India 224 & 35-1. England 710-7 dec (yes, we really got that many)
Shane Warne described it as the most boring day’s cricket he has ever seen. That just about summed it up. India went through the motions, and England cantered towards an enormous first innings lead. Alastair Cook scored a mammoth double ton (narrowly missing out on a triple) but the most challenging part of his day was remembering how many runs he’d scored when a power-cut killed Edgbaston’s electronic scoreboard during the afternoon.
Meanwhile, Eoin Morgan scored his second test century (amazingly just his tenth first class ton), but did nothing to silence his doubters. Even Mark Lathwell would have scored a ton against India’s toothless wonders. Morgan hit a few sweet boundaries, but still looks uncertain in defence to me. Let’s not forget that he should have been out caught twice yesterday.
As for Ravi Bopara, the least said the better. His dismissal for a low score was even more predictable than Simon Taufel’s eagerness to take the players off the field at the first opportunity. Poor old Ravi has that haunted look – the one we used to see in Mark Ramprakash’s eyes. I really wouldn’t persevere with him much longer. James Taylor seems to have the ability to seize the moment; he made runs for the Lions yet again on Friday.
Some people describe Taufel as ‘the best umpire in the world’. I prefer my description: ‘pedantic jobsworth’. Why bother trying to entertain a capacity crowd (that has endured a turgid day’s play) when there’s some illogical regulation to apply?
Taufel is wasted in cricket to be honest. He would make a much better traffic warden. He seems to relish protocol as much as he relishes the authority that being an umpire bestows on him. He took the players off for bad light twice during the afternoon. Quite how the Indian bowlers posed a danger to a batsman on 200 not out is anyone’s guess. From henceforward, I’m going to refer to him as Simon Awful. And that Steve Davis isn’t much better either.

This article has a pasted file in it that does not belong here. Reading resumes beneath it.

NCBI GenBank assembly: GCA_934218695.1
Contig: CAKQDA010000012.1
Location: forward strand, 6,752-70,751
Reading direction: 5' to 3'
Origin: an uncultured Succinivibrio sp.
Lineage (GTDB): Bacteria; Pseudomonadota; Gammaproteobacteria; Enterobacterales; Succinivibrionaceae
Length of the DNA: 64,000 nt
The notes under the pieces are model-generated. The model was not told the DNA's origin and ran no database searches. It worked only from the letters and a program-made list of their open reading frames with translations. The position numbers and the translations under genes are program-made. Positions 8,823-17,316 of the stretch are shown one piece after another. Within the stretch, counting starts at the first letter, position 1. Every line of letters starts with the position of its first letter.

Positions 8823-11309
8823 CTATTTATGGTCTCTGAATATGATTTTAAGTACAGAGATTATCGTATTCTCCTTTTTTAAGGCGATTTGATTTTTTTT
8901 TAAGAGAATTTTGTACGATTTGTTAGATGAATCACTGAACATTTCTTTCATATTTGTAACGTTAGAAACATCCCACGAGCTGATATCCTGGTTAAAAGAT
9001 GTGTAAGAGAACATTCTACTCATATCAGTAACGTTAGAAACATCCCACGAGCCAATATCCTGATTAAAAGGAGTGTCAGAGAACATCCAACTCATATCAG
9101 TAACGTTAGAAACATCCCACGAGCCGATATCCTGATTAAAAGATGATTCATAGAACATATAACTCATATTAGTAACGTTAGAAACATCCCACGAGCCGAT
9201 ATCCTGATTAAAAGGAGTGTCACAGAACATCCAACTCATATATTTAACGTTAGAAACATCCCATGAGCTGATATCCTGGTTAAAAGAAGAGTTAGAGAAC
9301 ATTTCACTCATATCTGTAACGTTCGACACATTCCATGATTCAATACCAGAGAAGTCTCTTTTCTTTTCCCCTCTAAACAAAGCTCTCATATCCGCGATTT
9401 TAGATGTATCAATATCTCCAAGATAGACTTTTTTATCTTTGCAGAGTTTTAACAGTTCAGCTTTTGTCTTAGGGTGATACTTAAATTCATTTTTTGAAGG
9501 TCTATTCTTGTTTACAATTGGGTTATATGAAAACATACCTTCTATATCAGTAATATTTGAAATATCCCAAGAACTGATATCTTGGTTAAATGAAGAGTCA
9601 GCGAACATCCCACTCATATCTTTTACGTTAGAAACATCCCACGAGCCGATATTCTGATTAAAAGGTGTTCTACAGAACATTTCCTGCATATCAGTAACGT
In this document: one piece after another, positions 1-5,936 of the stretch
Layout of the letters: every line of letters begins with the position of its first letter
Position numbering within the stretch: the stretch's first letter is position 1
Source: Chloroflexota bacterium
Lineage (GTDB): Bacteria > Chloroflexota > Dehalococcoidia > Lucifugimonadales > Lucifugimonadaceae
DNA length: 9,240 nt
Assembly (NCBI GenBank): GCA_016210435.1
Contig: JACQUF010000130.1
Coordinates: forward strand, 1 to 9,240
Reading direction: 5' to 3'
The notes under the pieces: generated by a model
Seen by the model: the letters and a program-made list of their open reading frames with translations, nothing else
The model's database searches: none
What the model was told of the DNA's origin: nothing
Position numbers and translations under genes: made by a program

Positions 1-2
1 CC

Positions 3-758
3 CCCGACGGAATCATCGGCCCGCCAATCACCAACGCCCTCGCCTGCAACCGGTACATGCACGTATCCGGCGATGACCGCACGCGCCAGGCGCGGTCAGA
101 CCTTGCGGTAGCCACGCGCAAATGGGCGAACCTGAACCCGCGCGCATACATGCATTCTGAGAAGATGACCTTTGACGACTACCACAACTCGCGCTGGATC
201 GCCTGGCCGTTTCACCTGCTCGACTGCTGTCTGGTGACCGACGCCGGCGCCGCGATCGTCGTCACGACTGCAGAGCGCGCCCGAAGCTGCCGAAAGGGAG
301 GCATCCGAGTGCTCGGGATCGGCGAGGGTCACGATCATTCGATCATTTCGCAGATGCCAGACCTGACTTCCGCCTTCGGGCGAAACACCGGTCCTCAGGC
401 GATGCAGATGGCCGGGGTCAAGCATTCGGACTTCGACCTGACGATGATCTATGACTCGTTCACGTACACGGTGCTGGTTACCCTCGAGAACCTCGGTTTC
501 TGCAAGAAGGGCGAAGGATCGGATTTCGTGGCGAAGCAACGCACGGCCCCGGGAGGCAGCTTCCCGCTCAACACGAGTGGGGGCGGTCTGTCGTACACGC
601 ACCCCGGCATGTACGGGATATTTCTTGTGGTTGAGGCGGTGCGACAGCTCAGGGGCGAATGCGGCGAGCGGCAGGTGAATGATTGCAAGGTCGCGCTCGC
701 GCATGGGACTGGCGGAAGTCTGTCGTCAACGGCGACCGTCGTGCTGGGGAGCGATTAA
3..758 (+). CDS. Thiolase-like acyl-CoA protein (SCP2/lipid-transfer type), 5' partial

The other major talking point of the day was whether England could have scored more quickly to set up the declaration. On one hand, time was on England’s side – we’ll still have two days to bowl India out. On the other, Cook’s inability to raise the tempo is becoming quite tedious. It’s hard to criticise a bloke that makes a double hundred, but even Shiv Chanderpaul has got another gear. Thank heavens Jonathan Trott wasn’t playing too.
All these gripes, however, are rather churlish. England took another step towards their ultimate goal on Friday: being the world’s number one test team. It seems inevitable now. The pitch is beginning to turn square, and Kevin Pietersen will never get a better chance to take a test five wicket haul. His rival, of course, will be Graeme Swann, who deserved to have Gambhir lbw in the penultimate over of the day. Once again, India’s refusal to use the DRS saved them.
If England complete their victory tomorrow, it will spark great celebrations. It’s just a shame that India haven’t put up more of a fight. Their day was summed up when Sehwag was dismissed first ball for the second time in the match. Some saviour he’s proved to be.